|For this thing was not done in a corner.|
Acts. XXVI. 26.
|A man can hide all things, excepting twain|
That he is drunk, and that he is in love.
AntiphanesFragmenta. See Meinekes Fragmenta Comicorum Græcorum. Vol. III. P. 3. Seq. Also in Didots Poet. Com. Græ. P. 407.
| When we desire to confine our words, we commonly say they are spoken under the rose.|
Sir Thomas BrowneVulgar Errors. Of Speaking Under the Rose.Pseudodoxia. 5. 23.
|Est rosa flos Veneris cujus quo furta laterent.|
As given in Burmanns Anthologia. Bk. V. 217. (1778). Sub rosa. Under the rose (i.e., secretly). The rose was emblematic of secrecy with the ancients. Cupid bribed Harpocrates, god of silence, with a rose, not to divulge the amours of Venus. Hence a host hung a rose over his tables that his guests might know that under it words spoken were to remain secret. Harpocrates is Horus, god of the rising sun. Found in Gregory NazianzenCarmen. Vol. II. P. 27. (Ed. 1611).
|For thre may kepe a counsel, if twain be awaie.|
ChaucerThe Ten Commandments of Love. 41. HerbertJacula Prudentum. HeywoodProverbs. Pt. II. Ch. V.
|The secret things belong unto the Lord our God.|
Deuteronomy. XXIX. 29.
|Three may keep a secret if two of them are dead.|
Benj. FranklinPoor Richard. (1735).
| As witnesses that the things were not done in a corner.|
Gen. Thomas HarrisonDefence at his trial. Account of the Trial of Twenty Regicides. (1660). P. 39.
| Arcanum neque tu scrutaveris ullius unquam, commissumve teges et vino tortus et ira.|
Never inquire into another mans secret; but conceal that which is intrusted to you, though pressed both by wine and anger to reveal it.
HoraceEpistles. I. 18. 37.
|There is a skeleton on every house.|
Saying from story in Italian Tales of Humour, Gallantry and Romance.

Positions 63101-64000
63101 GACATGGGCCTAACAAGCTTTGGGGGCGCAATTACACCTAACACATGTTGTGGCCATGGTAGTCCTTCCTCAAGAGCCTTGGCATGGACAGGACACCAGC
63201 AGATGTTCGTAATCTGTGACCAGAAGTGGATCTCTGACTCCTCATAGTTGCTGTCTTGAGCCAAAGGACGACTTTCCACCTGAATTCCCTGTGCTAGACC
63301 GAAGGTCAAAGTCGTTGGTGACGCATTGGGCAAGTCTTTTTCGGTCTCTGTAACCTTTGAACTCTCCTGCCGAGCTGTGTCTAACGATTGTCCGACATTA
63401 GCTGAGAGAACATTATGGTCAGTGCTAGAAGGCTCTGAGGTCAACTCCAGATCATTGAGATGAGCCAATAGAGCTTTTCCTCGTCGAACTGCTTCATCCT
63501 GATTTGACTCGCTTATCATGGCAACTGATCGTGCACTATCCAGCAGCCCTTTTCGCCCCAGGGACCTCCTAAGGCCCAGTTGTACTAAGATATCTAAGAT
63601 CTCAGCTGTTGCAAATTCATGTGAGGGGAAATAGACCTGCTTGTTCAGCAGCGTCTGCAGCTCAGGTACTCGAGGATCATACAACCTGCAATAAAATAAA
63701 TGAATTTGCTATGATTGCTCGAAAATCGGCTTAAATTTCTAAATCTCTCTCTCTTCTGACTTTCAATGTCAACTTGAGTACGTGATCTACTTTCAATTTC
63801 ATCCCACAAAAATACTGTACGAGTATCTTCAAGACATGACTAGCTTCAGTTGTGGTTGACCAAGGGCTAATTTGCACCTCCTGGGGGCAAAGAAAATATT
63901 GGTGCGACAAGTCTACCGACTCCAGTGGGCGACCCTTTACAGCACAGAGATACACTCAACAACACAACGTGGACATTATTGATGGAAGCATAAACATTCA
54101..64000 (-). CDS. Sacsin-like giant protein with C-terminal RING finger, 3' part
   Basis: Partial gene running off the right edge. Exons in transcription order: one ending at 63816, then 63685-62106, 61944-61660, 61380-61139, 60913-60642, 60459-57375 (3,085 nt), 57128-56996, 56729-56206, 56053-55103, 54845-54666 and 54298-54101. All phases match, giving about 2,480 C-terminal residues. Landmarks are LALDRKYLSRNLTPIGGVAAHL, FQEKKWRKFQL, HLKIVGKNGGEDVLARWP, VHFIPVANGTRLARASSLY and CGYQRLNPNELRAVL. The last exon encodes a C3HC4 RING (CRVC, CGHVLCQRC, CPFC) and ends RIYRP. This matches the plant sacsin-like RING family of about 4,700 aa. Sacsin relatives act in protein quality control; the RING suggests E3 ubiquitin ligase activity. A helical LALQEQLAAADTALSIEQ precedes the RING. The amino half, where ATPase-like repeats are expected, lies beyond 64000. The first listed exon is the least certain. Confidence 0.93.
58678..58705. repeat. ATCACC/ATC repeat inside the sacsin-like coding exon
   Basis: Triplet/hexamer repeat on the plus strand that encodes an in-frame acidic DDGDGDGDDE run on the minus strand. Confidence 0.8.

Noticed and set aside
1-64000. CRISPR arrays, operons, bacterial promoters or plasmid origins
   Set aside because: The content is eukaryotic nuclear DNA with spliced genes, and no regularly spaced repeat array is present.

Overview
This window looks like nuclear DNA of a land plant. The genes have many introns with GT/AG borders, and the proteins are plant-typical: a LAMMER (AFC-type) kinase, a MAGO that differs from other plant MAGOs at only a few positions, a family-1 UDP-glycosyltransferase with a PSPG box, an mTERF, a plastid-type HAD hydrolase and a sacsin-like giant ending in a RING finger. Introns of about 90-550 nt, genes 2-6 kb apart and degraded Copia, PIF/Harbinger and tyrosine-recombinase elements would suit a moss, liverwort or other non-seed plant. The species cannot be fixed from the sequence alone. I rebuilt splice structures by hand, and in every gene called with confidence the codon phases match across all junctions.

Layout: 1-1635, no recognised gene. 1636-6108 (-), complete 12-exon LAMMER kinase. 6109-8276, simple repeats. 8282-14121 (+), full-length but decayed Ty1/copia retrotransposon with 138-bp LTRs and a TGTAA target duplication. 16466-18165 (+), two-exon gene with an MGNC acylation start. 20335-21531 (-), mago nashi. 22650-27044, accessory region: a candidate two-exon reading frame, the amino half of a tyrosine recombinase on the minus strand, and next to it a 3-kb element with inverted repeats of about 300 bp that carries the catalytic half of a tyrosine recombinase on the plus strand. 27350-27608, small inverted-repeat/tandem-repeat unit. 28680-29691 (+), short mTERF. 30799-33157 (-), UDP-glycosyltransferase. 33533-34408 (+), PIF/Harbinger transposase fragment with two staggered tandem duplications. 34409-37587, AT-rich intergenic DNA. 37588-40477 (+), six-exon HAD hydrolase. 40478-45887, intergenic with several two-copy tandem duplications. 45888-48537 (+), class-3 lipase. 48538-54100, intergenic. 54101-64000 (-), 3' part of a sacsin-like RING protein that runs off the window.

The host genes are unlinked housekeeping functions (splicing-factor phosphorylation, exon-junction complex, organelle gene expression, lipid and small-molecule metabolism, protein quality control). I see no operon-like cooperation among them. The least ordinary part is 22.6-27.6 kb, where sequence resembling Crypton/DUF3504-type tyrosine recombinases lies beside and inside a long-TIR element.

| Lon confie son secret dans lamitié, mais il échappe dans lamour.|
We trust our secrets to our friends, but they escape from us in love.
La BruyèreLes Caractères. IV.
| Toute révélation dun secret est la faute de celui qui la confié.|
When a secret is revealed, it is the fault of the man who confided it.
La BruyèreLes Caractères. V.
|Rien ne pèse tant quun secret:|
Le porter loin est difficile aux dames;
Et je sais même sur ce fait
Bon nombre dhommes que sont femmes.
Nothing is so oppressive as a secret: women find it difficult to keep one long; and I know a goodly number of men who are women in this regard.
La FontaineFables. VIII. 6.
| How can we expect another to keep our secret if we cannot keep it ourselves.|
La RochefoucauldMaxims. No. 90.
|Vitæ poscænia celant.|
Men conceal the past scenes of their lives.
LucretiusRe Rerum Natura. IV. 1,182.
| Nothing is secret which shall not be made manifest.|
Luke. VIII. 17.
|I have playd the fool, the gross fool, to believe|
The bosom of a friend will hold a secret
Mine own could not contain.
MassingerUnnatural Combat. Act V. Sc. 2.
|A secret at home is like rocks under tide.|
D. M. MulockMagnus and Morna. Sc. 2.
| Wer den kleinsten Theil eines Geheimnisses hingibt, hat den andern nicht mehr in der Gewalt.|
He who gives up the smallest part of a secret has the rest no longer in his power.
Jean Paul RichterTiton. Zykel 123.
| Tell it not in Gath; publish it not in the streets of Askelon.|
I Samuel. I. 20.
|Alium silere quod voles, primus sile.|
If you wish another to keep your secret, first keep it yourself.
SenecaHippolytus. 876. Also St. Martin of Braga.
|Latere semper patere, quod latuit diu.|
Leave in concealment what has long been concealed.
|If you have hitherto conceald this sight,|
Let it be tenable in your silence still.
And whatsoever else shall hap to-night,
Give it an understanding, but no tongue.
Hamlet. Act I. Sc. 2. L. 249.
| But that I am forbid,|
To tell the secrets of my prison-house,
I could a tale unfold whose lightest word
Would harrow up thy soul.
Hamlet. Act I. Sc. 5. L. 13.
|Two may keep counsel, putting one away.|
Romeo and Juliet. Act II. Sc. 4. L. 209.
|Two may keep counsel when the thirds away.|
Titus Andronicus. Act IV. Sc. 2. L. 144.
|Under the rose, since here are none but friends,|
(To own the truth) we have some private ends.
SwiftEpilogue to a Benefit Play for the Distressed Weavers.
|Miserum est tacere cogi, quod cupias loqui.|
You are in a pitiable condition when you have to conceal what you wish to tell.
| Let your left hand turn away what your right hand attracts.|
Talmud. Sota. 47.
|Tacitum vivit sub pectore vulnus.|
The secret wound still lives within the breast.
VergilÆneid. IV. 67.